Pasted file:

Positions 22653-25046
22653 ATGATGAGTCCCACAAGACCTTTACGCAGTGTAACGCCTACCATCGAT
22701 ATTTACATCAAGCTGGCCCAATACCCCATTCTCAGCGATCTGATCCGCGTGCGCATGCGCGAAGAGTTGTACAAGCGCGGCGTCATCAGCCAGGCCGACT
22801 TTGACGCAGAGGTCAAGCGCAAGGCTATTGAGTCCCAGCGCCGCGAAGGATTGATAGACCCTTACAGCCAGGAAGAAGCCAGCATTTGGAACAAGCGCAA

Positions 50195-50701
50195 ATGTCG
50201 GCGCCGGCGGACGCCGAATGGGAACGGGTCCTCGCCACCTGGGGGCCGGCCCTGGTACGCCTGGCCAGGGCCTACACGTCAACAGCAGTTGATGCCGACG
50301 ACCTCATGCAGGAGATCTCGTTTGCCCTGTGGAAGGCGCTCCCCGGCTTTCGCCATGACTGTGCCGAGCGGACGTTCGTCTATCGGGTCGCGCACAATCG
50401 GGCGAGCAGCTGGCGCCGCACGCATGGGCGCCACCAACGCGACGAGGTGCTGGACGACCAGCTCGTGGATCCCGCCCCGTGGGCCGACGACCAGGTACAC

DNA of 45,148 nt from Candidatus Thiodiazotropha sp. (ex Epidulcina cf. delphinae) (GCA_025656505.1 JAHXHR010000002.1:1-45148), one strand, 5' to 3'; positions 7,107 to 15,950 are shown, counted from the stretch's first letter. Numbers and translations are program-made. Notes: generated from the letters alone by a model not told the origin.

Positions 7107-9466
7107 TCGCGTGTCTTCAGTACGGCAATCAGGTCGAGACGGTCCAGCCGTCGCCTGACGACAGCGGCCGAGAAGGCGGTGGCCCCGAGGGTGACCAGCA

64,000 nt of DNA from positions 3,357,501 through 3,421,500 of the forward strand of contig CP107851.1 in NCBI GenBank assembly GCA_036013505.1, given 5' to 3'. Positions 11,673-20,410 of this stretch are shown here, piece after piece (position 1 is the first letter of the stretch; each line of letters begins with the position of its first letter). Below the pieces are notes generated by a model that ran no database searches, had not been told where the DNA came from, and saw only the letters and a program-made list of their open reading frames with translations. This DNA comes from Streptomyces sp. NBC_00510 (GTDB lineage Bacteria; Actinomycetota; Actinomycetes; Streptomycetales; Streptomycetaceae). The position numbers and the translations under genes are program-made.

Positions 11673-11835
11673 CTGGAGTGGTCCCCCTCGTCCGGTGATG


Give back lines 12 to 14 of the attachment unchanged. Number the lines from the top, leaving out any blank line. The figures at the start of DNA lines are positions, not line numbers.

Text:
7107 TCGCGTGTCTTCAGTACGGCAATCAGGTCGAGACGGTCCAGCCGTCGCCTGACGACAGCGGCCGAGAAGGCGGTGGCCCCGAGGGTGACCAGCA

64,000 nt of DNA from positions 3,357,501 through 3,421,500 of the forward strand of contig CP107851.1 in NCBI GenBank assembly GCA_036013505.1, given 5' to 3'. Positions 11,673-20,410 of this stretch are shown here, piece after piece (position 1 is the first letter of the stretch; each line of letters begins with the position of its first letter). Below the pieces are notes generated by a model that ran no database searches, had not been told where the DNA came from, and saw only the letters and a program-made list of their open reading frames with translations. This DNA comes from Streptomyces sp. NBC_00510 (GTDB lineage Bacteria; Actinomycetota; Actinomycetes; Streptomycetales; Streptomycetaceae). The position numbers and the translations under genes are program-made.

Positions 11673-11835